Old 11-17-2008, 07:53 PM #1
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Default Laser diode array

Hi, gyus.

Just curious. There are laser diode arrays being sold on ebay, which give away huge amount of power, like 40W here

ebay dot com/40W-High-Power-808nm-CW-Laser-diode-Array_W0QQitemZ130268174579QQcmdZViewItemQQptZBI_E lectronic_Components?hash=item130268174579&_tr ksid=p3286.c0.m14&_trkparms=72%3A1205%7C66%3A2 %7C65%3A12%7C39%3A1%7C240%3A1318

for a ridiculous price.

What`s the catch here? I mean can you put to use the hole amount of power? Does it give out a single 40W beam?


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Old 11-17-2008, 07:57 PM #2
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Default Re: Laser diode array

Couldn't get the link to work. Came up with 'page not shown'
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Old 11-17-2008, 08:09 PM #3
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Default Re: Laser diode array

Diode Bars/Arrays are capable of a phenomenal amount of power. They are made up of a stack of individual high-power diodes which work together to provide the necessary output. Depending on how they are used, they can put out a single beam, but the only way I know of to do this is to use fiber-coupling. Fiber-coupling uses a special coupler to absorb all of the output from the diode array and funnel it into a fiber. The fiber output will be a single round beam of 40W in this case.

Most of the time, these arrays are used to pump Nd:YAG rods. This is done by placing one or more diode arrays around the rod, allowing the rod to absorb the pump energy through its sides and output a round beam from its ends (this also requires mirrors and optics).

If you were to purchase one, I'd recommend using fiber-coupling to give you a round beam, which could then be used to pump crystals to give you a DPSS setup capable of several watts of colored visible output.. [smiley=evil.gif]
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Old 11-17-2008, 11:34 PM #4
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Default Re: Laser diode array

You can pipe them down through a fibre optic "cable" but you won't be able to harness all 40 watts. Also, be aware that these things need extreme cooling(watercooling or something) if you are going to run them at full power.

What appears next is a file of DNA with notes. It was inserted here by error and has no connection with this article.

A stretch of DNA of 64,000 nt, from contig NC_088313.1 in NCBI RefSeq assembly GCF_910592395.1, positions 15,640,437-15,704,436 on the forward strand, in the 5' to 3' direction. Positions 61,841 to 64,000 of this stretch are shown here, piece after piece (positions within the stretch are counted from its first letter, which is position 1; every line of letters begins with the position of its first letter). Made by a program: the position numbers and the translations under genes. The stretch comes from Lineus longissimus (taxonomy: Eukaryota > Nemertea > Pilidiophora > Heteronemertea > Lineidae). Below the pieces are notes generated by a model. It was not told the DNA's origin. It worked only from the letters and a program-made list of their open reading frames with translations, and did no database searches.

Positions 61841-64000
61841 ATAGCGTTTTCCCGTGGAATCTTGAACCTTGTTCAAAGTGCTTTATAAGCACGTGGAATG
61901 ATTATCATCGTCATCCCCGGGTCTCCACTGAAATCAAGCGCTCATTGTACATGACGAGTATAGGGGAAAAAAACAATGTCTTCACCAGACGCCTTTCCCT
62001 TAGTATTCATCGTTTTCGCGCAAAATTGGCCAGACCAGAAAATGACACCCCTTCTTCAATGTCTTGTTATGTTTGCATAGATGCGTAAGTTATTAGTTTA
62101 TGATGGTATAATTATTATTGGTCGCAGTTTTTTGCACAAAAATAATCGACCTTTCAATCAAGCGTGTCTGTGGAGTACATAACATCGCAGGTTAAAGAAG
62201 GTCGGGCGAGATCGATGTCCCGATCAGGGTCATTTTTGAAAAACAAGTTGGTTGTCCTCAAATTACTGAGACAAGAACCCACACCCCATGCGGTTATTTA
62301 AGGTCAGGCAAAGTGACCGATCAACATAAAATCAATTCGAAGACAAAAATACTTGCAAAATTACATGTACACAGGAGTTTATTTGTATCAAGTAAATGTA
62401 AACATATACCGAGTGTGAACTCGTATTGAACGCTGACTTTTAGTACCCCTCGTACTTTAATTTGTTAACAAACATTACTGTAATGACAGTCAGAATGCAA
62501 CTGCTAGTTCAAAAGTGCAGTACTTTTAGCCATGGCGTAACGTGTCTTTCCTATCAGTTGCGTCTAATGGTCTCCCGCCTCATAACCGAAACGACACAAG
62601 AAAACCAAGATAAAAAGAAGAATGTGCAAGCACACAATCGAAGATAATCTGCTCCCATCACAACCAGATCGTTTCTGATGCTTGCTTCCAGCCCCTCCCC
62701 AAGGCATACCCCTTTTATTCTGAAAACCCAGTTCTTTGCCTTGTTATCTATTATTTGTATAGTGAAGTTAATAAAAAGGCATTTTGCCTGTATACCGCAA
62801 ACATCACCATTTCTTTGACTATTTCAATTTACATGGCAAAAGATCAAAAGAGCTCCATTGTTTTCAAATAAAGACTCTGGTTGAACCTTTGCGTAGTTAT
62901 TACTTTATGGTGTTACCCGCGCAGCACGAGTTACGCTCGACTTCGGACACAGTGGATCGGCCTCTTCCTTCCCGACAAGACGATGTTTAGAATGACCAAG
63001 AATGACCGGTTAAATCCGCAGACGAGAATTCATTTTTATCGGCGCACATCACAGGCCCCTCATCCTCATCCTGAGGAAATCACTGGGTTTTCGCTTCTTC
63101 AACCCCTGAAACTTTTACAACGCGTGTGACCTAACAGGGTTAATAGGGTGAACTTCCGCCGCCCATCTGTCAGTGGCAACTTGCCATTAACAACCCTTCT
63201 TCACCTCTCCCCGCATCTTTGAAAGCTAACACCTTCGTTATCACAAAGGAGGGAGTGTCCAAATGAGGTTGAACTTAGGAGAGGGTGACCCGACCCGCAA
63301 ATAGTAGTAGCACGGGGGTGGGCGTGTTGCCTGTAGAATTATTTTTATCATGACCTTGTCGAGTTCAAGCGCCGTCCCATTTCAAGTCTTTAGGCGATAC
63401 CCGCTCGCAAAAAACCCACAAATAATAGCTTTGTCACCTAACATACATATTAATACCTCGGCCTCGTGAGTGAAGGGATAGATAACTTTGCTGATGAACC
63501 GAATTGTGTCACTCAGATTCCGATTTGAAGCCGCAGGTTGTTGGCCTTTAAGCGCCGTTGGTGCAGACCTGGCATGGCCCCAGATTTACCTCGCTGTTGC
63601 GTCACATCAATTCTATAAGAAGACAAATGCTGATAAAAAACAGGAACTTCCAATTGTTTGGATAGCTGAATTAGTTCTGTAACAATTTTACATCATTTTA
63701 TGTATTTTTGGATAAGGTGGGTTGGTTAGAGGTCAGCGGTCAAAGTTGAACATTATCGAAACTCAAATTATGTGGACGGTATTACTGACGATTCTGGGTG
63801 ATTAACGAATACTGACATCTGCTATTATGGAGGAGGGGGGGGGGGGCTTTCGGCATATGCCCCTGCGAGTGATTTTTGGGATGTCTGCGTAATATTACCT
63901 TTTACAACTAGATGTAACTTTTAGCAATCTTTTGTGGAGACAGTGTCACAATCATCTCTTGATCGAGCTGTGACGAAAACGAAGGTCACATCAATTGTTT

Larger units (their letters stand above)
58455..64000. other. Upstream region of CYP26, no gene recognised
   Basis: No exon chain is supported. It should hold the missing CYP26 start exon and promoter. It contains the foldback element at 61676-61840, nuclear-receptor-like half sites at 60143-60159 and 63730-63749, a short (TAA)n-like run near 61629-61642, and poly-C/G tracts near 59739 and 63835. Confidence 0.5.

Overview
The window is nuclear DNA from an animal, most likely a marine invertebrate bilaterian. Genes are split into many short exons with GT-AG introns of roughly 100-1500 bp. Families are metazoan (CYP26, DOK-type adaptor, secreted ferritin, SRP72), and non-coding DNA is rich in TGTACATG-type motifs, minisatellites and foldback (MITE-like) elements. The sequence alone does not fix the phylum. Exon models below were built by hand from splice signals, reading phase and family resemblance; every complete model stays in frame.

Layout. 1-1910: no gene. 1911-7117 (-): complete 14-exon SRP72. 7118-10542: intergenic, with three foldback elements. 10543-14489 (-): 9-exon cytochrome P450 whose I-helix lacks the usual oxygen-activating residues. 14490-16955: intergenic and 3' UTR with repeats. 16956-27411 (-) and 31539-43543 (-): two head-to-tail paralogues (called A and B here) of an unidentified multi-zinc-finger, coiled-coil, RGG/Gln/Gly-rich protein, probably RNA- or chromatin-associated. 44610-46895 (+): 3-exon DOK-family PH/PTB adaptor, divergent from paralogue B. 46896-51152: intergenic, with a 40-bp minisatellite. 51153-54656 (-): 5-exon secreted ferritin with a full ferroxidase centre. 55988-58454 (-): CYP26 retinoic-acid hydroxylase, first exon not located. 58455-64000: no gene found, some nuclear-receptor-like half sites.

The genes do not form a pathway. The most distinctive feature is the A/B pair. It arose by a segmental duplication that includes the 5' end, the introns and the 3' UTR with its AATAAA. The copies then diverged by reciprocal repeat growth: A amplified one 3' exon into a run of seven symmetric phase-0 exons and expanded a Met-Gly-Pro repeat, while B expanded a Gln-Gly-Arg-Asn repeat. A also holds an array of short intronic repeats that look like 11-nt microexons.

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Old 11-18-2008, 12:19 AM #5
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Default Re: Laser diode array

I should add also that the idea of building a multi-watt dpss setup is best left to people who know what they're doing. It's definitely not outside the realm of the hobbyist, but is certainly not a beginner project.
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Old 11-18-2008, 01:48 AM #6
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Default Re: Laser diode array

If you get one of these bars, make sure to find out if it has a fac lens or not. You'll need one, fast axis divergence is crazy on these bars. Some ebay sellers offer a fac as a $50 extra. To test and experiment with the bar, different sizes of glass rod can be used to focus the fast axis. If you want to focus for burning / cutting, you have to be able to focus both axis (two different divergences) to the same point. This can be challenging as fast axis divergence can be 4 times the slow axis divergence. Get the bar onto a watercooled or TEC heatsink for any serious testing. Powersupply must be able to deliver massive current. I have made a power supply for testing as follows. 120 vac variac powers a microwave oven transformer which has had the high voltage secondary removed and replaced with a low voltage winding made of a few turns of booster cable. This transformer feeds a full wave bridge rectifier rated 150a, a 6v 50,000 uf capacitor with a 5w 470 ohm resistor in parallel smoothes the rectified DC, which goes through a 100a DC ammeter, to the diode bar. Voltage across the bar is also monitored by a DMM. Turn up the variac, watch the current, bar will hit threshhold and lase, turn up power as required, keeping an eye on current and its also a good idea to monitor bar temperature.
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Old 11-18-2008, 03:03 PM #7
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Default Re: Laser diode array

Diode bars don't give off a heck of a lot of heat. They're around 50% efficient so that's only 40W of heat. Air cooling is entirely in the realm of possibility. Many CPUs generate 100W or more of heat.
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Old 11-18-2008, 04:16 PM #8
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Default Re: Laser diode array

Quote:
Originally Posted by Cyparagon